CakeEater

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Re: Hosting without the modern conveniences -- rude?
« Reply #56 on: March 28, 2014, 04:39:59 PM »
POD to both of Yvaine's posts.

Tea Drinker

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Re: Hosting without the modern conveniences -- rude?
« Reply #57 on: March 28, 2014, 06:40:40 PM »
OK, now that we have the specifics: I am not at all sure how I would deal with Ms. No Trash Cans. Garbage in the house may be "icky," but that same garbage put in my pocket or bag is at least as icky. If I sneeze unexpectedly while riding a bus, I will carry my tissue (probably in a bit of my bag that I don't use for anything except trash) until I get to a trash can. If I'm visiting someone's home, I expect them to have trash cans--maybe not a lot of them, and I'm willing to walk over to another room if necessary to throw away a used tissue, but I would feel unwelcome if someone made it clear that they preferred making me carry a used tissue around for several hours to providing a trashcan anywhere in their home.

I won't say that someone who is that fastidious should never host a party: but I will say that they should warn anyone they invite beforehand. "Just so you know, I'm rather particularly about tidiness and trash, so I'm going to have to ask you to bring a plastic trash bag and carry any tissues, cough drop wrappers, or other trash out with you." Otherwise, one possibility is that she hosts someone whose own fastidiousness is such that they can't bear to touch a used tissue, so they drop it on the floor and then move to another part of the room where they won't have to look at it. (The other examples you give seem less problematic, in the sense that inviting someone else who lives the way they do won't make it worse. The person who doesn't heat the home what I would consider adequately? Anyone who keeps his own home at the same temperature will probably be unfazed. Ditto for the grandparents being invited to stay with someone else who has no lights in their home.)
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saki

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Re: Hosting without the modern conveniences -- rude?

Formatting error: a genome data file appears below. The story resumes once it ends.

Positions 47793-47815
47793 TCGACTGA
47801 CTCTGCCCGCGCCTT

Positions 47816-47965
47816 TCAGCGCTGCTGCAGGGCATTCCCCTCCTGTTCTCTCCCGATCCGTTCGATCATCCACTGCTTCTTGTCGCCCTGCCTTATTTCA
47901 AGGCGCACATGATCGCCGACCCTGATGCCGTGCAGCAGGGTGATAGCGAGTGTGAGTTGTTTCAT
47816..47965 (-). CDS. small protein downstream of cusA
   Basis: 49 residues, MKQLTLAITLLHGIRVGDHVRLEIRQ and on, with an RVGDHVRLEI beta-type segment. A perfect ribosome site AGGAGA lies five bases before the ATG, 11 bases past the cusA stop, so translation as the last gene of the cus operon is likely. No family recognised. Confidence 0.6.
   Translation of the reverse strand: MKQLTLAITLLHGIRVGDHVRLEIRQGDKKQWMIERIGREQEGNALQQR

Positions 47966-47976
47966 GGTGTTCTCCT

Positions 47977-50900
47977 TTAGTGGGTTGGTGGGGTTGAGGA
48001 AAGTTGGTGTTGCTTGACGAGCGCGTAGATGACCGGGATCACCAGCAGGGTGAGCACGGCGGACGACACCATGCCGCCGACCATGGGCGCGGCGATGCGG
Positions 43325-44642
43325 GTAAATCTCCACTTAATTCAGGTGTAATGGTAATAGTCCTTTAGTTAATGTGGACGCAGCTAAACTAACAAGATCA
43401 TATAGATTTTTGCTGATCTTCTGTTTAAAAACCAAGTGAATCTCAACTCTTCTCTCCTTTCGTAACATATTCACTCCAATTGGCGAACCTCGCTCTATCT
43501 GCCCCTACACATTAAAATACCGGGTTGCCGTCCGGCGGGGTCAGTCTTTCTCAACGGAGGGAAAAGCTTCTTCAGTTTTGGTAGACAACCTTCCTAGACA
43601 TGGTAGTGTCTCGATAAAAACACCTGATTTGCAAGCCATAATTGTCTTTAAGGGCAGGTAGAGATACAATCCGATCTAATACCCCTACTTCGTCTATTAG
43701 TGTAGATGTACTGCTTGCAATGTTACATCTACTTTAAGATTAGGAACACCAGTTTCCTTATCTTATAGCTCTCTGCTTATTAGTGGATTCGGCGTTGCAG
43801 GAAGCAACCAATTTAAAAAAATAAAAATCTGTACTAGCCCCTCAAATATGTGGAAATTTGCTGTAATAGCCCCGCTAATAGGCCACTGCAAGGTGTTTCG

« Reply #58 on: March 29, 2014, 04:30:48 AM »
I agree with the person a bit boggled by the 10 minute walk being problematic.

There have actually been multiple posts explaining the potential issues with the walk. Even leaving out medical needs, the walk can be problematic if it's muddy or people are in dress shoes or (as in the OP's later post) it's 40 steps covered in ice. We're not necessarily talking about 10 minutes walking on a flat, clean sidewalk in sneakers in good weather here. I don't think there's any need to be boggled and it kind of comes off as snarky.

Of course, 40 steps in ice requires a warning (and probably mud too) but several people were posting about a 10 min walk being a problem that should be flagged before they even knew anything about the conditions, just on the basis of it being 10 minutes.  I'm genuinely just really surprised about that and I don't think any of my friends in real life (who don't have a disability) would even notice that (but we live in London and very few people in our social circle drive regularly.)

CakeEater

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Re: Hosting without the modern conveniences -- rude?
« Reply #59 on: March 29, 2014, 05:05:01 AM »
I agree with the person a bit boggled by the 10 minute walk being problematic.

There have actually been multiple posts explaining the potential issues with the walk. Even leaving out medical needs, the walk can be problematic if it's muddy or people are in dress shoes or (as in the OP's later post) it's 40 steps covered in ice. We're not necessarily talking about 10 minutes walking on a flat, clean sidewalk in sneakers in good weather here. I don't think there's any need to be boggled and it kind of comes off as snarky.

Of course, 40 steps in ice requires a warning (and probably mud too) but several people were posting about a 10 min walk being a problem that should be flagged before they even knew anything about the conditions, just on the basis of it being 10 minutes.  I'm genuinely just really surprised about that and I don't think any of my friends in real life (who don't have a disability) would even notice that (but we live in London and very few people in our social circle drive regularly.)

I just reread the entire thread and I can't find anyone who said that just a 10 minute walk would be a huge issue. In fact, everyone who said it could be a problem specifically talked about rough/muddy/unpaved roads, and potentially dressy shoes, or injured guests that the hosts didn't know were injured (eg. recently twisted ankle).

Can you point me towards the poster who talked about a ten minute walk on its own being a huge issue?